These photographs depict some views of the installation at Café-Kunstraum Propeller, with its typically Berlin-Friedrichshain look of 2006. The Café-Kunstraum Propeller does not exist anymore.

We tried to make bring the book to live into a spacial experience and bring some of the recipes we tried in Latvia to Berlin, some of which were cooked for the Volksküche events during the exhibition time.

Article about the project I wrote in 2006 for a danish magazine which unfortunately was never published.
Do you feel like cooking?

Or why three young artists travelled over 3000 Km by car from Berlin to arrive two days afterwards in Riga, having suffered the wild roads of Poland on their bottoms in an average speed of 30 Km/h.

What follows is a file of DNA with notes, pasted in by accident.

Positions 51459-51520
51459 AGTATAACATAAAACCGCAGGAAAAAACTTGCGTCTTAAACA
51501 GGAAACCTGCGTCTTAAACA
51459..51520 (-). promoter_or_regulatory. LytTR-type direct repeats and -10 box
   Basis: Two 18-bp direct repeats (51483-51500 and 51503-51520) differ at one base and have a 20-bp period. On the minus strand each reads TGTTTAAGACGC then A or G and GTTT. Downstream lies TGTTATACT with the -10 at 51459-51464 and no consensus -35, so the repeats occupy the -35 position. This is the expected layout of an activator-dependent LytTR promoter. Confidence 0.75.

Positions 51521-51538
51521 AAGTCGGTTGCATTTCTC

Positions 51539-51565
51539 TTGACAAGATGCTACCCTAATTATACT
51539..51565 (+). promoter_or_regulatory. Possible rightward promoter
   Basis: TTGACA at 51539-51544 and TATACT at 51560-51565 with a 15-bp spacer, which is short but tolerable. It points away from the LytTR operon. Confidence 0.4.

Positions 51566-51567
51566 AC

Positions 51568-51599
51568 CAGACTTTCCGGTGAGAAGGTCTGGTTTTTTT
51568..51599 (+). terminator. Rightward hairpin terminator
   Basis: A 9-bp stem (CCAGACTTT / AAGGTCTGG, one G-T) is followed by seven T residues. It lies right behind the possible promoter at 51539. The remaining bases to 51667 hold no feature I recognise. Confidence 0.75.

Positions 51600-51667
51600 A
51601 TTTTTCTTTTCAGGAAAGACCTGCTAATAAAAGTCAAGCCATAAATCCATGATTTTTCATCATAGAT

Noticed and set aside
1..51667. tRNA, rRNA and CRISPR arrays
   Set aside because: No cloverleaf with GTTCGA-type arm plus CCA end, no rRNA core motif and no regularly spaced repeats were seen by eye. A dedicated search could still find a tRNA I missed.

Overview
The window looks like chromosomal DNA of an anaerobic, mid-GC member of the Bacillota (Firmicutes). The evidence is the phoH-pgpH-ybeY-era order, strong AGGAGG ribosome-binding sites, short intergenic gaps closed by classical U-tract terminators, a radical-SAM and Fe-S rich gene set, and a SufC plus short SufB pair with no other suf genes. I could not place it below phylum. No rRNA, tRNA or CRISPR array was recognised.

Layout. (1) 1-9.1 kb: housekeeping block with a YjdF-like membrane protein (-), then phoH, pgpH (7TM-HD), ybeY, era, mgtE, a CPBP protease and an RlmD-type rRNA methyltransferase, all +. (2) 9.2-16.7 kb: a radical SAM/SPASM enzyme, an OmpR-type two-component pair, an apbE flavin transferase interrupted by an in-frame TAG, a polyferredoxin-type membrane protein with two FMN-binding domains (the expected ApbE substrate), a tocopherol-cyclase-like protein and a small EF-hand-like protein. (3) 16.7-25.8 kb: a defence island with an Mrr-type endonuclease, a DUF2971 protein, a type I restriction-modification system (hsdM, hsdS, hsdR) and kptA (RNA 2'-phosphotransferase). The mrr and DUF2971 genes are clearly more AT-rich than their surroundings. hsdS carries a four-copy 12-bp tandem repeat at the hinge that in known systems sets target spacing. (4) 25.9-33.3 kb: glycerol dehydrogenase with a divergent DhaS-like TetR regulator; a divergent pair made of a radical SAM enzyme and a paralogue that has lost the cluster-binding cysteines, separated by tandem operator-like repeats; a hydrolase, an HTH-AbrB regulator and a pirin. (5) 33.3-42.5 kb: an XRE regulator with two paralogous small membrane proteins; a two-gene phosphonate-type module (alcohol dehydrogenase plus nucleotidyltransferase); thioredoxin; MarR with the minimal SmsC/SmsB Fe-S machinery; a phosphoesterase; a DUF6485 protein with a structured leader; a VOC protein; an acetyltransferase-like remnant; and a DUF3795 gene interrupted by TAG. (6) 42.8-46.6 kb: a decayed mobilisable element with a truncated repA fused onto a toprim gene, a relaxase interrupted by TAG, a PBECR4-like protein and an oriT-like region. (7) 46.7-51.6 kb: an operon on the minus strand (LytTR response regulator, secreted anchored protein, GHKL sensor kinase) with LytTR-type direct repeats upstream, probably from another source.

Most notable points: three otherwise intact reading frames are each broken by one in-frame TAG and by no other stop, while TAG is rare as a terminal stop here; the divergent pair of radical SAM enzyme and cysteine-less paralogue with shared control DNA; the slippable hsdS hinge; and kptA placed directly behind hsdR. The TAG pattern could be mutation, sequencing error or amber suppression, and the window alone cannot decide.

By Beatriz Lanchas

We spend a week visiting Latvian people – including some Latvian Russians – in Riga, Preili and Daugavpils with the idea of making a book with recipes, interviews, photos and texts: a travelcookbook. We had made contact through internet advertisements and acquaintances some months before, asking them if they would like to cook some Latvian food with three strangers in their homes. This was not a problem. People accepted us without any reservations, and every day we cooked a dish together in a new kitchen. Cooking became our mutual meeting place - a mean of communication.